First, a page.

We all know people who visit family members - like every day - when they are in a nursing home.

We all known what it is to be on an all night vigil at a hospital supporting someone who is dying or in need of our presence.


In the second reading we have Paul talking about how important this virtue of persistence is with regards Scripture. Every preacher knows that it takes lots of dedication to learn the sacred scripture. It takes lots of study, lots of courses, lots of papers. To be trained in holiness through the scriptures, we need to spend many hours in prayer - so that we may become fully competent and equipped for every good work.

Then Paul tells us that our job is to preach the word - staying with this task whether it’s convenient or inconvenient, correcting, reproving, appealing - constantly teaching and never losing patience.

So it takes a lot of fidelity to prepare decent sermons Sunday after Sunday after Sunday. It takes a lot of prayer and reflection, over and over and over again, so as not to give people leftovers.

And it’s especially difficult because sermons deal with invisible stuff. In the hard work of putting together meal after meal after meal, at least we can see leftovers.


And today’s gospel pushes this theme par excellance. The widow wears down the judge by her “staying power”.

Jesus tells us that this is how we are to pray - to be like the widow - to keep on nagging God. And if an unjust judge can be broken, how much easier it is to wear down a just judge like our God?

Commentators tell us that the judge was probably a crook who was hoping for a bribe. Since it was a case that called for just one judge, it was probably a case that had to do with money. An interesting note is the word “hypopiazein” which in the NAB is translated as “by doing me violence”. It means “to hit under the eye” or “to get a black eye”. It’s a term taken from boxing. So the judge acts out of fear. Our God acts out of love.


So the message that I am pushing today is that we all look at our “staying power.” It’s certainly a quality that is needed in this life.

People who are Pro Life need staying power. It’s going to be a long battle. It has been and will be for years to come. They need to keep their arms up like Moses and they need each other to walk arm in arm.

People who are protesting and staging sit-in’s against nuclear arms, also need staying power.

Or if we are working on personal issues like pride, jealousy, laziness, overeating, overdrinking, oversleeping, lust, bitching, whatever, then we need this virtue of patience and persistence.

We need staying power.

And we can’t forget that that we are not doing it alone. If we keep on praying for a gift, we’ll find ourselves working to have that virtue and gift. Prayer, as in communication in any relationship, will eventually force one of us to break and change.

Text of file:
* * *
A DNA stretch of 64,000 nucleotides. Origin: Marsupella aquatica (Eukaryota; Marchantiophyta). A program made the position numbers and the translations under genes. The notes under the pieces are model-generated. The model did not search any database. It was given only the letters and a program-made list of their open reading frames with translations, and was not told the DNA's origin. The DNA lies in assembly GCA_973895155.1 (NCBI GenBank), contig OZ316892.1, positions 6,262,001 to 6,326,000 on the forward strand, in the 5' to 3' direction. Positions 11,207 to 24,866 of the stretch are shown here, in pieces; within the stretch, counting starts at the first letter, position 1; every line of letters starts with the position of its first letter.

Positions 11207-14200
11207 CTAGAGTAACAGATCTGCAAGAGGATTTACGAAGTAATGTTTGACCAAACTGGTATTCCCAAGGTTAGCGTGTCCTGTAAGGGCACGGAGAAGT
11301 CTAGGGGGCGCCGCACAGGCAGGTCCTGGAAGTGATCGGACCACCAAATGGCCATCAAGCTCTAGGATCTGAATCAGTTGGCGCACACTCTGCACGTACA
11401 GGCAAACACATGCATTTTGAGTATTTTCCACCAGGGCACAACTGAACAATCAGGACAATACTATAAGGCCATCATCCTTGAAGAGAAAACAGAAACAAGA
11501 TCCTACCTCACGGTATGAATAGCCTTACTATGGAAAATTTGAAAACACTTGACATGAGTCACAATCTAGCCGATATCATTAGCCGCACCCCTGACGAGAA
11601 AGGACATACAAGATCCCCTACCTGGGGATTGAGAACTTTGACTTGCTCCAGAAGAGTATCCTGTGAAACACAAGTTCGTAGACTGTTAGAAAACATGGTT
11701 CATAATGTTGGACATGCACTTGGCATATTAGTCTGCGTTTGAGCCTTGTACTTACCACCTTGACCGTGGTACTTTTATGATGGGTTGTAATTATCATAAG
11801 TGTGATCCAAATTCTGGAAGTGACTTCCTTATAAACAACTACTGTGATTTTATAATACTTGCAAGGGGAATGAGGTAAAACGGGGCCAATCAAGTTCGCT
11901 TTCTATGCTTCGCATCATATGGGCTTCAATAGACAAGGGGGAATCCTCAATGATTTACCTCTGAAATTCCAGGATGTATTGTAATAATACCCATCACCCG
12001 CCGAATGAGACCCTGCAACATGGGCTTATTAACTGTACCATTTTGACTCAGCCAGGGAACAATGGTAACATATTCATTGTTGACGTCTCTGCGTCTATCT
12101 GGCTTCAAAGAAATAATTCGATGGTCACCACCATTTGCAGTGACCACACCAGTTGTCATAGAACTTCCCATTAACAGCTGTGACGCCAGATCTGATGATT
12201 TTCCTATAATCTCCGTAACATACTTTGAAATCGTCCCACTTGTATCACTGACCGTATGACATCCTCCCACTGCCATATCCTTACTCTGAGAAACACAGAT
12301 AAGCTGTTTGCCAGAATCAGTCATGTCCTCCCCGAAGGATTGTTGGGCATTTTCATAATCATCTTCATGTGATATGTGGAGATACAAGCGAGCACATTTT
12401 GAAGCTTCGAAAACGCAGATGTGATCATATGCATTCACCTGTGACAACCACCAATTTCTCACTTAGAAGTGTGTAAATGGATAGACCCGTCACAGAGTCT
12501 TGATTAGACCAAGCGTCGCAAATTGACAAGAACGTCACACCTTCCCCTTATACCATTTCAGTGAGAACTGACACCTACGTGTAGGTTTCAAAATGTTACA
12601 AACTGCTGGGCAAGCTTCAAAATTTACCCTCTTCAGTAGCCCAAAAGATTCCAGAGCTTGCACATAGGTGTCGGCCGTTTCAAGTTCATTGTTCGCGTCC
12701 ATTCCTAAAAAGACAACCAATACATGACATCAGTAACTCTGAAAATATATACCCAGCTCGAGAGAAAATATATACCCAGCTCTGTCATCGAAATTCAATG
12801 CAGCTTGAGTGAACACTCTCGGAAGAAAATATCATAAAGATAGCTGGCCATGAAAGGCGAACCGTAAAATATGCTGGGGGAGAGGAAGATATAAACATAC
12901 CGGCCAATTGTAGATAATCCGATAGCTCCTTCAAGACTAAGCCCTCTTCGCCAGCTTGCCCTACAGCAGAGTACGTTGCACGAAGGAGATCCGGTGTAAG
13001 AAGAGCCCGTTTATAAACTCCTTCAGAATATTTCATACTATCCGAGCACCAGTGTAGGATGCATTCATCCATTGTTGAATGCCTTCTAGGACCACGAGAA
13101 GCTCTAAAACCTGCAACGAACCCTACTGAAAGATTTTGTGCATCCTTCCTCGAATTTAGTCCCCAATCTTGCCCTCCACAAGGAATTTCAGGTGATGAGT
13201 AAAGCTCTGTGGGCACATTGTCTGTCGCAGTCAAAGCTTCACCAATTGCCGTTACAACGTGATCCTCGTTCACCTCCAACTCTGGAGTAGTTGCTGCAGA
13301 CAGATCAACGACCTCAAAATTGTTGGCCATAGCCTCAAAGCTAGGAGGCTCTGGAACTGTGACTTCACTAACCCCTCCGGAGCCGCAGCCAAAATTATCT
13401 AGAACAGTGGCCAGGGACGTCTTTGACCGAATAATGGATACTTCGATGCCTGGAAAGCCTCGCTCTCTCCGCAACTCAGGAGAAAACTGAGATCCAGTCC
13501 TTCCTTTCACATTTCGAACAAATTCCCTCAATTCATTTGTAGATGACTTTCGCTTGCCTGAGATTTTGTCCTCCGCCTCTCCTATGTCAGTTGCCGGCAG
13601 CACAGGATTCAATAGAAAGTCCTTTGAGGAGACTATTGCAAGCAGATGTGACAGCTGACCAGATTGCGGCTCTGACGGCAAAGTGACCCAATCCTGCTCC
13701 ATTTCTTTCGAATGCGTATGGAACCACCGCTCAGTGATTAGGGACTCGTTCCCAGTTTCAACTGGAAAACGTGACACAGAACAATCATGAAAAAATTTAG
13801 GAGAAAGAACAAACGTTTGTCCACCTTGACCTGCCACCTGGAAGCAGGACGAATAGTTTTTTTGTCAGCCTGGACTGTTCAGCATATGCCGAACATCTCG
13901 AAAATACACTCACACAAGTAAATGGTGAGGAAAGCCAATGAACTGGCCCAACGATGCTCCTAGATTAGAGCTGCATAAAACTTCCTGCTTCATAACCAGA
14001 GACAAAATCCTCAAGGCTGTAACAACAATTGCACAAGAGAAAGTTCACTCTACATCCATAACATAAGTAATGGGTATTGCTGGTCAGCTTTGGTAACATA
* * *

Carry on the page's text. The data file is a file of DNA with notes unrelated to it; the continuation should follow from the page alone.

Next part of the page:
There was a homily by George McCauley, years ago in America homily on these readings.  He faced the question of chastity.  He said that if keep praying for chastity, we’ll eventually see ourselves changing. First, it will be a growth in honesty. Next, it will a change in our attitude towards how we treat others. Next, we’ll see the ramifications of chastity in the energy levels of our life and on and on and on.

Jesus told this story with the theme of prayer as his main goal. He challenges us to be like that widow. Pray. Prey on the judge. “Could you not watch one hour with me.” So I keep this woman in mind here who nags and nags and nags, hoping that you will make a judgement in favor of taking time out each day for prayer.

Life calls for staying power - in any situation in any job.

It could be doing an honest day’s work for an honest day’s pay.

It could be taking care of our health - getting enough exercise and flossing our teeth.

It could be making sure our car is running well - and we have an eye on its maintenance.


Hopefully we hear Jesus’ message.
It can be summed up in one word: nag.

Or three words, “Nag, nag, nag.”
October 16, 2016


Floating in a quiet room,
dust ……………………........
planets moving till they
find a resting place ……..
Do they gather here and there
so they can tell each other where
they’ve been  since the beginning
of the universe?...........
Who said History is boring?

© Andy Costello, Reflections 2016
October 15, 2016


Ink on skin…. When our ballpoint pen
leaks,  we try to wash the stain away.

Tattoos - ink on skin…. Why would
anyone want to do that deliberately?

Yet school kids write ballpoint pen
messages on their skin all the time.

Tattoos - mechanically inked into skin,
flowers, crosses, knives and names....

They remain - like forever - so too hurts,
words, memories inked into our forever.

© Andy Costello, Reflections 2016
October 14, 2016


Why do I pick my cuts?
Why do I edge my finger nails
under my scabs - the hard
blood healing of my cuts?

Why do I do this every time -
down through the years, all
my life - not allowing healing -
the healing of my cuts to happen?

Why as priest, have I found out
people do this on the skin of their
soul - much worse, much more?
“Scab”, “Scar” not romantic words.

© Andy Costello, Reflections 2016
October 13, 2016


I see people coming out of church,
out of work, out of stores, out of school,
heading for their cars…. moving, rushing ….
Gotta get going…. Gotta get moving….